Grey pound key to a Brexit travel nationBy Max Clapham
Do today’s empty nesters (over 55, no dependent children) really have more time on their hands or do they simply prioritise life better? Either way, when Britain’s silver generation skewered their children in June’s referendum (57% of 55-64 yr. olds & 60% of 65+ yrs. voted Brexit, according to the usually reliable Lord Ashcroft polling data) they did so by taking the time out to turn up in significantly larger numbers than the young.
They have also been taking more time out to go on domestic holidays. Between 2010 and 2014, empty nesters were the only lifestage taking increased domestic overnight trips (up from 13.6 to 14.1 million per annum, according to GBTS).
So if Brexit has reinforced a view of empty nesters as property rich, small minded, grey Little Englanders (and it’s a view expressed locally in tourist destinations across Europe, if my Mum’s recent Spanish holiday experience is any indication) it is one worthy of greater scrutiny.
What is not in doubt is that in today’s more uncertain situation the Grey Pound represents a powerful economic entity, one the domestic travel industry is minded to cultivate to the full, as forces, including Brexit, combine to put many off overseas travel. Heightened safety fears across Europe have eroded outbound tourism to places like Turkey (bookings said to be down by at least one third this summer) and the weaker pound post Brexit makes overseas travel that little bit more expensive for all of us.
Many observers have talked up a short-term boost provided by Brexit to both domestic and inbound tourism this summer. However, the longer term picture requires more strategic thinking. This is where the Grey Pound of the empty nester becomes much more important currency. Clearly not all British empty nesters are property rich, small minded grey Little Englanders, and nearly half, including my Mum, voted Remain in the recent referendum. Travel motivations, attitudes and behaviours vary widely.
By 2024, over 55s will represent a third of the UK population (22.6 million - ONS). Many remain pressured, with university fees, boomeranging children and care for grandchildren all playing a part. Generally though, they have greater financial flexibility than generations before them could have wished for. Freedoms provided by the 2015 pension reforms mean that many empty nesters can enjoy a level of disposable income and wealth greater than younger lifestages. This week the ABI reported that in the first full year, 300,000 lump sum withdrawals were made by over 55s from their pension pots at an average of £14,500. One of the most common reasons for withdrawals….’to travel’!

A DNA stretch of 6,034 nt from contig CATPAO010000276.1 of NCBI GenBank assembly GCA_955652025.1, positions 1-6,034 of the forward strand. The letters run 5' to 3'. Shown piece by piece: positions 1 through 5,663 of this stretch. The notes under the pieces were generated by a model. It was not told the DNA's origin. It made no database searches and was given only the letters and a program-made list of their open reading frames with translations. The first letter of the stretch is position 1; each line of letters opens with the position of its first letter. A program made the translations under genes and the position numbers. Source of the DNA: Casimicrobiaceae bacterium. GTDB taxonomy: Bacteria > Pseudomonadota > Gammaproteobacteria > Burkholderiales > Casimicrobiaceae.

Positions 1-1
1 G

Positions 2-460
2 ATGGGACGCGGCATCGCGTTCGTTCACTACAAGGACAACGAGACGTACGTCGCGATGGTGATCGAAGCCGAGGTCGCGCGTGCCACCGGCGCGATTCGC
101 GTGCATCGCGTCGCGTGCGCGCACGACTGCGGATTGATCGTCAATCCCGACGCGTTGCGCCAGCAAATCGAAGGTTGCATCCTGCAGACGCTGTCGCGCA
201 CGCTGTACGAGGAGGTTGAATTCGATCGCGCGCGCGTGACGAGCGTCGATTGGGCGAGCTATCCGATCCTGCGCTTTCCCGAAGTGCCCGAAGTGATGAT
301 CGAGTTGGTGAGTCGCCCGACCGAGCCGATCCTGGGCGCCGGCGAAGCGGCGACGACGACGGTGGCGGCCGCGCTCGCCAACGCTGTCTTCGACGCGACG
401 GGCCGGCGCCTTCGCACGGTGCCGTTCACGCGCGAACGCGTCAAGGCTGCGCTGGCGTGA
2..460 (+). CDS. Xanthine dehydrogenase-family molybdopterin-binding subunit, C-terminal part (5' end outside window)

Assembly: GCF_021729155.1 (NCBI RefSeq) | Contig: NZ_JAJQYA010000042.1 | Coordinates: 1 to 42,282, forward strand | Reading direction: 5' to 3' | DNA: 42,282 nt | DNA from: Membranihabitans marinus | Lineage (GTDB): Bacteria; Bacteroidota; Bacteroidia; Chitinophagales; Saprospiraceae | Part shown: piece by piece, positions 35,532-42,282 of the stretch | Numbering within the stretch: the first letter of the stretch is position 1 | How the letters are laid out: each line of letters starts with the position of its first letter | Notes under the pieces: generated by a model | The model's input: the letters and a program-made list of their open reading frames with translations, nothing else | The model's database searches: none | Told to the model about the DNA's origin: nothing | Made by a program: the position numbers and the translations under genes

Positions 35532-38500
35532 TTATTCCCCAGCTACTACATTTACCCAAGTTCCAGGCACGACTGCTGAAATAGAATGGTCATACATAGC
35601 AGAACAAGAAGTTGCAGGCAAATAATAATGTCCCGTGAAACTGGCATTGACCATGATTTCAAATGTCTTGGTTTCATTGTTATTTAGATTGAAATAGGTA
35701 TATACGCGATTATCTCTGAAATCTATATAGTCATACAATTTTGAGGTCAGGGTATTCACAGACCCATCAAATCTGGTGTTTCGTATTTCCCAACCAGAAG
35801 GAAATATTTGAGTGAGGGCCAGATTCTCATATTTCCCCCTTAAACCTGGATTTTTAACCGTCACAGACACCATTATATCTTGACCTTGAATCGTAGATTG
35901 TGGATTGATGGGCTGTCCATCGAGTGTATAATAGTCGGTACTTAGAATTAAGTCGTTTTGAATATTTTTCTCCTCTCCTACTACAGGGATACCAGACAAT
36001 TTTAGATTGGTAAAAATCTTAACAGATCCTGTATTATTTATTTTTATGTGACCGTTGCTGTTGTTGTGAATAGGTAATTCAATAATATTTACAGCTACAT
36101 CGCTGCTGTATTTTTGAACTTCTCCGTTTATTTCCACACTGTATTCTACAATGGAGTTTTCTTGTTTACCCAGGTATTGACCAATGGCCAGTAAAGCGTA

This is a significant audience for many of BDRC’s Travel, Tourism and Leisure clients. One organisation keen to unpick the travel mind of empty nesters this year has been the National Coastal Tourism Academy (NCTA).
For the NCTA, developing coastal products, brands and marketing to cultivate the silver economy beyond peak summer periods is key for genuine long term benefits to come out of the current economic and political uncertainty.
The English coastline provides a varied and often stunning backdrop to a wide portfolio of off-peak holiday experiences. Matching the right experience and the right brand with the right empty nester at the right time increases visitor numbers and tourism spend. Recently concluded market segmentation research by BDRC for the NCTA will help destinations achieve this.
Amongst fourteen primary motivations for taking off-peak holidays, ‘to escape/relax’ (55%) was most cited by empty nesters, followed by ‘to visit somewhere new’ (46%) and ‘to revisit a place’ (45%). Interestingly, 4 in 10 cite at least four different primary motivations for taking off-peak holidays, ranging from ‘attending an event/festival’ (12%) to ‘learning / discovering the history / culture of an area’ (36%). So with multiple holidays taken each year by this demographic (whether in the UK or overseas), there are extensive opportunities for all destinations to trigger more empty nester trip making.
A first public release of this segmentation insight is about to be published by the NCTA and it is clear that by uncovering and mapping six distinct travel segments a much richer picture has emerged of this key demographic and their priorities in life. We might all be Brexit now, but in working out how best to attract - spoiler alert for NCTA release - Energetic Enjoyers, brand match the characters and interests of Contented Coasters or overcome the challenges with Aspirational Elusives, many in the travel industry will be much better placed to capitalise on the silver economy over the longer term.
BDRC plan regular updates in the coming months on the strategic opportunities emerging for companies and organisations to cultivate domestic and international empty nester audiences. Sign up for email alerts here. In the meantime, if you’d like to discover more about some of our work on the Grey Pound, or to find out how BDRC can help you better segment your travel audiences, get in touch with Max.
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Read more about this study on the National Coastal Tourism Academy's site.